Craig [Levein] was only there for about two weeks with me, but I felt like the players had a bit of fear of him. They were a little bit scared. It was that sort of style. But I was just a kid, I was fearless back then.

“We had a consistent team. I wouldn’t say we were world beaters, but we were solid, and we had enough to do well. But we needed more backing at the time. If you look at the signings, it didn’t quite work out the following season. It was a season of nothingness.”

With new chairman, Milan Mandarić, taking control, this saw the conveyor belt of managers be switched on. Nigel Worthington came in to help avoid relegation, which was achieved, but wasn’t enough to prevent being replaced by Martin Allen

“There was a hell of a lot of players coming in. Some you could just tell weren’t going to be Championship ready, without being too bad on them.

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Matty Fryatt
Matty Fryatt

The former striker is currently an Under-15s coach at Walsall FC.

“Some of the stuff at the stadium was a little bizarre. He wanted all the flowers to be blue, white, and yellow to match the kit, but does that really matter?

“He also changed the warm-up room into a ‘sofa room’. He had movie posters on the wall, with the likes of Arnold Schwarzenegger up there. It was like going to the cinema."

"It was the chill room, but before a game, you’re not going to go into the Club, put your feet up and crack the films on,” he said comically. 

Further down the line, Ian Holloway became manager, and Fryatt admitted he had never known a character like him. 

“He could really wow a room," he said. "He had everyone in the canteen, including the staff, and he started jumping up on tables and delivering speeches, talking about Coach Carter. He loved that film. 

“He spoke about how we needed to be together and outlined all his ideas. It must have been about five or six hours on his introduction day. You leave thinking: ‘Wow, he’s a character!’ One had gone and then here’s this guy, who’s larger than life.

“Sadly, it didn’t really work out, did it? He had five forwards and he wanted to keep everyone happy. We’d have two up front, one behind, and forwards on the wing. 

“Forwards don’t want to be crossing it for another forward. Unless you’re rapid, you’re not really suited to that inside role or being used as an out-and-out winger. That caused a problem.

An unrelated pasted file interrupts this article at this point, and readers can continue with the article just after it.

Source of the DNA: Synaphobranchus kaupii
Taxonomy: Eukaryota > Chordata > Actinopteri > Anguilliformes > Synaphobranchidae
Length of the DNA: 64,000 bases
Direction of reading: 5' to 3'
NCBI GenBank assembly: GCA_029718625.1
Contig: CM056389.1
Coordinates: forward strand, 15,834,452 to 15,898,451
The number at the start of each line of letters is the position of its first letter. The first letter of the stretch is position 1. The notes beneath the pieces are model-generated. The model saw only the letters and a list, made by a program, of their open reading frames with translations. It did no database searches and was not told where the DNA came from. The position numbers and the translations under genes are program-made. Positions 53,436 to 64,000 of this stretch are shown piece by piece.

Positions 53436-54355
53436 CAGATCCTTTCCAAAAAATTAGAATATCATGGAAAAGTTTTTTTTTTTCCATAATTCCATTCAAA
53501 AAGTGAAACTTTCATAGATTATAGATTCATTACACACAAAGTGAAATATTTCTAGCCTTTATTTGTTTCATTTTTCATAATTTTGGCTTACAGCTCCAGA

“That team should never have gone down, never. He’d probably say that he’d have done things a little bit differently. It was a forced team. I never felt there was a togetherness.”

Fryatt told us about one Holloway story – a night on the south coast: “We never did well at Southampton. We always lost. I remember it was about 10 or 11 in the hotel and some of the lads had taken sleeping pills to get some rest before the game and he calls everyone down for a team meeting in the squash courts. 

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Matty Fryatt
Matty Fryatt

Fryatt was the PFA Player of the Year in the 2008/09 League One season.

“He’s got bandages all over him. Apparently, he’s dressed as Patch from Dodgeball. He’s got his staff with him and we’re in the viewing area above looking down on this. His staff all start throwing size five footballs at him.

“It’s bouncing off the wall and missing his head. If any one of them did hit his head, he’d probably put himself in A&E. He then says: ‘Get the boys down here! This is what we need! This is what we’re about!’"

Reluctantly the players got involved, but Fryatt told us how, unsurprisingly, it didn’t quite have the impact that was intended: “We turned up for the game the next day and got smashed. I think we were 2-0 down after 10 minutes.”

Through all the stories, Matty could see what the managers were trying to achieve, but it didn’t change the fact the Club would be in League 1 the next season.

He said: "‘I’m not saying we were a special team - but strong enough to stay in the Championship, definitely. 

“It was the first time in my short career that I had no confidence, the doubts came in. Even if there was no ‘keeper, I think I’d have kicked it wide.”

Luckily for the centre-forward, form did return for the Foxes, as the appointment of Nigel Pearson sparked life back into the Club: “There was a sense that he knew what he was after. I went into pre-season games determined to impress and I think I scored four or five, and that continued into the season.